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Palmer to Meacham, 6 Nov 1871, in United States, Office of Indian Affairs, Records of the Oregon Superintendency of Indian Affairs, National Archives Microcopy 2, NADP Document D132.
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Office Siletz Ind. Agency
Oregon Nov 6. 1871.

Sir,
      My Annual Report submitted in the month of September, has been regarded a sufficient justification for writing a special Report for that Month.
      The unusual lateness in putting in spring crops, owing to coutinued rains, together with the damp atomsphere in this locality, kept back the ripening of much of our grain until past the middle of October. About fifteen acres of wheat owned by Indians had ripened and was ready to harvest at the [commencement] of ten days rain, a portion of this, was cut dried by fires, but the greatest portion provided whilst standing in the fields.
      As indicated in former reports a large portion of the Potatoe crop has been killed by the early frosts. About thirty five acres will not yield more than a quarter crop. The estimate of number of bushels in my usual report is nearly one half too high.
      Very much of the late sown Oat crop could not be [cured] on account of and is therefore to that extent a loss. My estimate of number of bushels of oats in my annual report, is also too high. Anticipating a limited suppply I have prohibited the sale of oats by the Indians outside the Reservation, a number have a surplus, and as they desire to purchase various articles, claim that I must either purchase at once, or allow them to sell elsewhere, but as we have a supply for winter use, on hand,


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I have thus far omitted to purchase any quantity. Considerable feeling is manifested among the Indians on account of the delay in allotment of lands, as quite a number desire to build, but I have discouraged them from doing so until we can desiginate the particular tract which each can lay [claim]. Another subject in which they feel much interest, is the opening of a wagon road from the Agency to Kings Valley, a distance of about twenty five miles. Kings Valley, you are aware, is in the direction of the Superintendency and the point from which we are now compelled to pack or haul our supplies of flour and if hauled, by the nearest wagon road now accessable not less than fifty miles. The route over which it is proposed to open a road is a practicable and not more difficult than other mountainous districts, in fact there is but one mountain to cross and that by no means very difficult.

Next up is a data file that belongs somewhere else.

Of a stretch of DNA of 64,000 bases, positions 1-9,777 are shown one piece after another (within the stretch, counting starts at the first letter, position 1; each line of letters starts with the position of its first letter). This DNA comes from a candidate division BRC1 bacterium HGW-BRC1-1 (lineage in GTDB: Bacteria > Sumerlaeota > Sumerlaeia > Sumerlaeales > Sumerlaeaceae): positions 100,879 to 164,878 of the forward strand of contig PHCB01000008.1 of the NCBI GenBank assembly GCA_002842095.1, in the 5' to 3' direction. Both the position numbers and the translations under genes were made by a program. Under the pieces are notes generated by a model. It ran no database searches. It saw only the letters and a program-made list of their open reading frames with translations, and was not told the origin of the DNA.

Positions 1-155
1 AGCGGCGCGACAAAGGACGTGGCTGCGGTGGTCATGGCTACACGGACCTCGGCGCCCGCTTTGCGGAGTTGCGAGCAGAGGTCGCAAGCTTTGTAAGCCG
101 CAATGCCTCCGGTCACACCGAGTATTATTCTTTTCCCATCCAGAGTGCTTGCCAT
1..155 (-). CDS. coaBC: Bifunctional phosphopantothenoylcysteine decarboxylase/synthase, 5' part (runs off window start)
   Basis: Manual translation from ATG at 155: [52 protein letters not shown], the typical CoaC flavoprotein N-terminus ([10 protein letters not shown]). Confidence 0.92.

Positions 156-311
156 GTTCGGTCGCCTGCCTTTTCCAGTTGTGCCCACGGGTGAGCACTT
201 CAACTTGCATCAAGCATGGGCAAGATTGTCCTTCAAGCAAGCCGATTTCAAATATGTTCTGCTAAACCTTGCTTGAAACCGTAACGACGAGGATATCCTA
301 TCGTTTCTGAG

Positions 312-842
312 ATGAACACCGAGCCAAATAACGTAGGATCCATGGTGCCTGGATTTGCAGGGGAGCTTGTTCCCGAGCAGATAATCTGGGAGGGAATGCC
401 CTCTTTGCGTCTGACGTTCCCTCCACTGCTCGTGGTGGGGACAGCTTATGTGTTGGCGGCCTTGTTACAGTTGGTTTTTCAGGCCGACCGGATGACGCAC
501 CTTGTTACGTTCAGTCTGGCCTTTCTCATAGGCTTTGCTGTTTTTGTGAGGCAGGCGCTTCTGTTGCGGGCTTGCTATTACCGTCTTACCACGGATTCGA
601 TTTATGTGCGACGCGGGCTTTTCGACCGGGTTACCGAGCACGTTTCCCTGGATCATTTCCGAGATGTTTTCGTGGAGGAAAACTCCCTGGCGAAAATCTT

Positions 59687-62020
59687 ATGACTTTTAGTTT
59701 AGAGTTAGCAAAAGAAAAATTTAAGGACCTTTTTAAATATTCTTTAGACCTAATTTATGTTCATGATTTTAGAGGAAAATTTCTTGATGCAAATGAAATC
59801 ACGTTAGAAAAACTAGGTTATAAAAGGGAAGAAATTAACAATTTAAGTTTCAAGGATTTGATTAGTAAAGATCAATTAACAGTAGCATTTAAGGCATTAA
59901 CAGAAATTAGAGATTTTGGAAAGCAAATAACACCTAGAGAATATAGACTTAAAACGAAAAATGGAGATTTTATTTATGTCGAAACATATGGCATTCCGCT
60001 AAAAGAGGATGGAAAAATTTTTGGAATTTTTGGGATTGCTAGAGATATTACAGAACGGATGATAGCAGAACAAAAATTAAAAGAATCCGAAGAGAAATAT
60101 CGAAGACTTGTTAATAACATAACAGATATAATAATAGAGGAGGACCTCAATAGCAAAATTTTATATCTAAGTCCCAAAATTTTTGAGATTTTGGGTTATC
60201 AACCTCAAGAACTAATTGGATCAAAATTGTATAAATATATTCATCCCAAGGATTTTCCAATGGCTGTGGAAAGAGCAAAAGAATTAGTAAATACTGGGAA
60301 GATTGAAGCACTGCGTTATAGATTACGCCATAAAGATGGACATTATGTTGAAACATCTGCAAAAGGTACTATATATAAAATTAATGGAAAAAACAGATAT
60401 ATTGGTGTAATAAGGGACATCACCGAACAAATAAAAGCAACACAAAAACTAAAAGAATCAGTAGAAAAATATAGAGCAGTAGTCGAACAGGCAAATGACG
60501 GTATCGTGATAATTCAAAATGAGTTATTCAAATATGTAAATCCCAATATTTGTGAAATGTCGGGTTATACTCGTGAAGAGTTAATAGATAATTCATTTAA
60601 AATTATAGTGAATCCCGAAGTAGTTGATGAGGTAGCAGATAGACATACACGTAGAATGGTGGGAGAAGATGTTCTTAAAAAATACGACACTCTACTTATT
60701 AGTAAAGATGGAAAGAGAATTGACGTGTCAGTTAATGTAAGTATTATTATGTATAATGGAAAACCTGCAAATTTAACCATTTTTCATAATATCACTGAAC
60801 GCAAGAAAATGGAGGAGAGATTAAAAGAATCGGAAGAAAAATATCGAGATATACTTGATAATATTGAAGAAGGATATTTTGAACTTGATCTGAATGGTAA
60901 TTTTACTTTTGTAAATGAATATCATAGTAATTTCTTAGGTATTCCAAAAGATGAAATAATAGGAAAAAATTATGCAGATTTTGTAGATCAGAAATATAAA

If the Government will furnish tools subsistence and supervision the Indians will do the work. If this road was opened it would very naturally lessen the expense of transporting material goods, supplies &c for this Agency, to make it thoroughly effective we ought to have a bridge across the Siletz River at the Upper Farm, not exclusively on account of this road, but the success of the Reservation demands a bridge at this point for the Upper farm is on the South and the Agency or Lower Farm is on the North side and the pack trail to Kings Valley crosses at this point, and for several months in the year, this stream is unpassable on account of high water, besides


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the current in this mountain stream during the winter renders it dangerous crossing even in small canoes and a wagon ferry boat, would be exceedingly hazardous. At the period of commencing improvements upon this Reservation, sixteen years since, a road was opened along this same route so as to admit the passage of ox teams loaded with tools and supplies, but it has been permitted grow up with muck and fill with fallen lumber &c until but little trace of the road is now visible. I hardly feel warranted in incurring the expense of feeding these people whilst opening the road unless directed so to do, but I regard it of so much importance to the welfare of these Indians and advantage to the Government, that I do not hesitate recommending its construction at the earliest day practicable.